SINGAPORE: From November, all 1.4 million electricity consumers in Singapore will have the option of choosing their preferred electricity price plans from as many as 12 providers.
With the nationwide roll-out of the Open Electricity Market, consumers will no longer have to buy electricity from SP Group at a regulated tariff that is reviewed quarterly. This option, however, remains available to consumers if they do not wish to switch, said the Energy Market Authority (EMA) on Friday (Sep 21) while announcing the roll-out.
The expansion of the open market initiative will be done in stages, beginning Nov 1 with households and business accounts that have postal codes that begin with 58 to 78. This includes districts in Choa Chu Kang, Yishun, Sembawang and Upper Bukit Timah.
This will be followed by the adjacent geographical zone that have postal codes starting with 53 to 57, 79 to 80, 82 to 83 next January; 34 to 52, and 81, from Mar 1; and lastly, the zone with postal codes starting with 01 to 33 in May.
This progressive launch over six months will help authorities and electricity retailers to focus their efforts on engaging and educating consumers, said the EMA.
Prior to each roll-out, the consumers – about 350,000 households and businesses in each zone – will receive a notification package and information booklet. Consumers can also compare the price plans by visiting http://compare.openelectricitymarket.sg.
EMA said a “good mix” of independent retailers and those with power-generation assets will be involved in the expanded Open Electricity Market. They are Best Electricity, Environmental Solutions, Geneco, ISwitch, Keppel Electric, Ohm Energy, PacificLight Energy, Sembcorp Power, Senoko Energy, SingNet, Tuas Power and Union Power.
SOFT LAUNCH IN JURONG “WELL RECEIVED”
Currently, only consumers in Jurong – comprising 108,000 households and 9,500 businesses – can choose their electricity price plan from more than 10 retailers under a pilot programme launched on Apr 1.
More than 30 per cent of Jurong consumers have since switched to a retailer, instead of remaining on the regulated tariff with SP Group – a result that EMA chief executive Ngiam Shih Chun described as “well-received” and “successful”, compared to the single-digit take-up rate in other parts of the world.
“Jurong residents benefitted from more choices and flexibility. Those who switched paid an electricity rate which was on average about 20 per cent lower than the regulated tariff,” said Mr Ngiam.
He stressed that the initiative is not compulsory and is aimed at providing consumers with more competitively-priced and innovative options.
Speaking to the media after the announcement, Trade and Industry Minister Chan Chun Sing said that the positive feedback gathered from the soft launch in Jurong has given the Government confidence that the rest of Singapore is ready for a fully-liberalised power market.
“We have done this carefully and progressively (and) we have collated our experiences to make sure that when we roll it out to the rest of the country, we will have the least problems possible,” he said.
From the Jurong pilot, stakeholders learnt that consumers feel overwhelmed at the number of retailers and the wide variety of plans offered.
As such, EMA will remove the peak and off-peak plans, and simplify standard plans offered by retailers to just fixed price plans and a discount-off-the-regulated-tariff plan. The former saw a low take-up rate of less than 1 per cent during the soft launch, according to EMA.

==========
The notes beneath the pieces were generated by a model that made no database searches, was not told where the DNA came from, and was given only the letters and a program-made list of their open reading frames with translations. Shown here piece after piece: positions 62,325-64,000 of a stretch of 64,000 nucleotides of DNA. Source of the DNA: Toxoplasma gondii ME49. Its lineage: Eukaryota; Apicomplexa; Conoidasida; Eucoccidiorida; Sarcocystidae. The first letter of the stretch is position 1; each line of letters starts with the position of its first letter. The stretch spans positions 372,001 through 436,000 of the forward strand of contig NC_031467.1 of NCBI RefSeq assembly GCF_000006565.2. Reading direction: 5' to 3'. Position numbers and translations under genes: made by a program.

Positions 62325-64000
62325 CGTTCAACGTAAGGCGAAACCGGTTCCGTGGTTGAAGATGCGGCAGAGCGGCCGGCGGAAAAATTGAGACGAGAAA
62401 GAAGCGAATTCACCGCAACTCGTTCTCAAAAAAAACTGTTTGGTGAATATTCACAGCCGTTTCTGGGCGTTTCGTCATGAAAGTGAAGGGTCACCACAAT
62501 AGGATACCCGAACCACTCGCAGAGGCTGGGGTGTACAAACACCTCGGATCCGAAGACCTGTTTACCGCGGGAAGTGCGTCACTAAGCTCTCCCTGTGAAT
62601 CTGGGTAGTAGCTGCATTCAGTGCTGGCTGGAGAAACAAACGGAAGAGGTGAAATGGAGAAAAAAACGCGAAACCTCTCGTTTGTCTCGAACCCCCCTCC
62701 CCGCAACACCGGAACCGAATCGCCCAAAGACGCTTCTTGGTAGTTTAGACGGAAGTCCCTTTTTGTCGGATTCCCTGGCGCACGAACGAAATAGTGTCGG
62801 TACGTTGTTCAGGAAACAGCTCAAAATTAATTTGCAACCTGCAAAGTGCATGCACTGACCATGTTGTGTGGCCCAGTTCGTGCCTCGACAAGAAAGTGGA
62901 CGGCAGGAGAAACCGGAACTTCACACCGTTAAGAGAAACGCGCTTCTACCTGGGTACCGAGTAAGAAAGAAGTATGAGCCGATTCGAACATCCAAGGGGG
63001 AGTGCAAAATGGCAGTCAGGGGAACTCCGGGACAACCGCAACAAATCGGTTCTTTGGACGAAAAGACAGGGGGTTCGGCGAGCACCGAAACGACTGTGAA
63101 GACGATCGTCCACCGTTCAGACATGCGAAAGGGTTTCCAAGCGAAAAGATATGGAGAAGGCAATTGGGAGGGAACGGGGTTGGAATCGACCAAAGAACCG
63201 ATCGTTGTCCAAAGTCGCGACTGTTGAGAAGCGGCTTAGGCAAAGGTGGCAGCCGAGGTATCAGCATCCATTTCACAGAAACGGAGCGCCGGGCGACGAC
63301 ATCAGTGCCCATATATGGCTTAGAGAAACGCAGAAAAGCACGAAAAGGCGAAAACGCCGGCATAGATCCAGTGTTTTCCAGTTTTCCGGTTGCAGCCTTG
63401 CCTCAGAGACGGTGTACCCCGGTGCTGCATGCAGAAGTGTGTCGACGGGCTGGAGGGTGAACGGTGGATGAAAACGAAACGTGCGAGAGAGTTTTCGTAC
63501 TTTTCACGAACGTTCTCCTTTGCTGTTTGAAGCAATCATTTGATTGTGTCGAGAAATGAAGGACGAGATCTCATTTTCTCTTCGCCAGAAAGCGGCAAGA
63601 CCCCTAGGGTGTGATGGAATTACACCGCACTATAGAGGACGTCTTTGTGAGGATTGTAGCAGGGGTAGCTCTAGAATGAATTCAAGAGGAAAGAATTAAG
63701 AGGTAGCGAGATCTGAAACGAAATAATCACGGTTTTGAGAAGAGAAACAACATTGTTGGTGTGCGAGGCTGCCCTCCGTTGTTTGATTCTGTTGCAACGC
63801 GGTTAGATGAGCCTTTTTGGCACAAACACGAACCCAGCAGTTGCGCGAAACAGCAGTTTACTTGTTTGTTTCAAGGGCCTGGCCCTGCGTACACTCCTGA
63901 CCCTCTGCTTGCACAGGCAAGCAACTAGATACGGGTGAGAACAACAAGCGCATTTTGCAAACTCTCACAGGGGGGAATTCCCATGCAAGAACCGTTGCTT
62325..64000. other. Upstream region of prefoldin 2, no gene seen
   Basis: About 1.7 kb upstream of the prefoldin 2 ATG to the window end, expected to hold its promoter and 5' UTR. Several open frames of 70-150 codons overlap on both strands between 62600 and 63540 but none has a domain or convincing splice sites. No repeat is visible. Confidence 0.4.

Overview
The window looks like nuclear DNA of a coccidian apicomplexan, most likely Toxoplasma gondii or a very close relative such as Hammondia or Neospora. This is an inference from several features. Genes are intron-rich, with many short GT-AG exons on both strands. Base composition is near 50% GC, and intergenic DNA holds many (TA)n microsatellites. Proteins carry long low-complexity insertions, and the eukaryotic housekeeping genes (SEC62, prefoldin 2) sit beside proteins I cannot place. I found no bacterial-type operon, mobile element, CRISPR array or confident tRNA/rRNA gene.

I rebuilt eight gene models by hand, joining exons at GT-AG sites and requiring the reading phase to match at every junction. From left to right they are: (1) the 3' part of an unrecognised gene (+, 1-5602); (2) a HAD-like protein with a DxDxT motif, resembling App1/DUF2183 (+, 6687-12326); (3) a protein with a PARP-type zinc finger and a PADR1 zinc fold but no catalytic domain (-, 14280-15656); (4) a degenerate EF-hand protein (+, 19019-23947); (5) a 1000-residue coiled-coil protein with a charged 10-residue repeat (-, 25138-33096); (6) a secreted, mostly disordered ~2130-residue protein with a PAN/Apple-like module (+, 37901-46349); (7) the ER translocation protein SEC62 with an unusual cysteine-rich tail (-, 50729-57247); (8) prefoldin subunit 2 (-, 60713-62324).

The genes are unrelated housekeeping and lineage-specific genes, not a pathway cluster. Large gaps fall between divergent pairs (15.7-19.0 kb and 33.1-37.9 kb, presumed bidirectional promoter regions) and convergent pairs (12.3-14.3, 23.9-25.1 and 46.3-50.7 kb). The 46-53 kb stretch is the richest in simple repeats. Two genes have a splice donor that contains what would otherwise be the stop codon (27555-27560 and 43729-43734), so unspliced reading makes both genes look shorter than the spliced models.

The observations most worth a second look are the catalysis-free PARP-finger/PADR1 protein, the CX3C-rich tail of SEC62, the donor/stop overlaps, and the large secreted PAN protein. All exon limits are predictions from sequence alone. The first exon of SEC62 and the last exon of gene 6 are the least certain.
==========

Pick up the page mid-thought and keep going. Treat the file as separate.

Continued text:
The statutory board also standardised the duration of the price plans to six months, one year and two years. Retailers had started offering trial plans as short as three months, which were not reasonable and could be confusing for consumers, said Mr Ngiam.
FOUR RETAILERS EXIT NATIONWIDE LAUNCH
The EMA has progressively opened up the electricity market to competition since 2001, starting with larger businesses with higher electricity consumption, and is now in the final phase to open up the local power market fully to competition.
While the freedom to pick customised price plans is similar to how one would pick a mobile telco, the Open Electricity Market differs in that the national power grid will remain operated by the SP Group to ensure supply reliability.
So even if a retailer exits the market, there will be no disruption to electricity supply as consumers will continue to receive electricity through the national power grid, EMA said.
Four retailers that participated in the Jurong pilot have opted out of the nationwide launch. EMA said these electricity providers – Diamond Electric, Red Dot Power, Sun Electric and Sunseap – will be required to inform their 500 consumers and to honour the contracts until the end.
When contacted, Red Dot Power said that it is currently upgrading its digital delivery platform, including integrating its electricity retail offering with residential solar and electricity consumption optimisation solutions.
“In view of this, Red Dot Power has decided to delay the participation in the Open Electricity Market till a later date,” it wrote in an emailed response to Channel NewsAsia. It will rejoin the Open Electricity Market “soon ... with an enhanced digital platform”, it added.
Similarly, Singapore-based sustainable energy firm Sunseap said it continues to set its sights on the full launch while it upgrades its systems and suite of products.
Mr Laurence Kwan, its vice president of energy, told Channel NewsAsia that the company is undergoing a “system upgrade”, which includes streamlined billing and payment experiences, and stressed that the company is “in for the long haul”.
Both companies sought to assure their customers in Jurong that there will be no power disruptions and that they will continue to honour the contracts signed.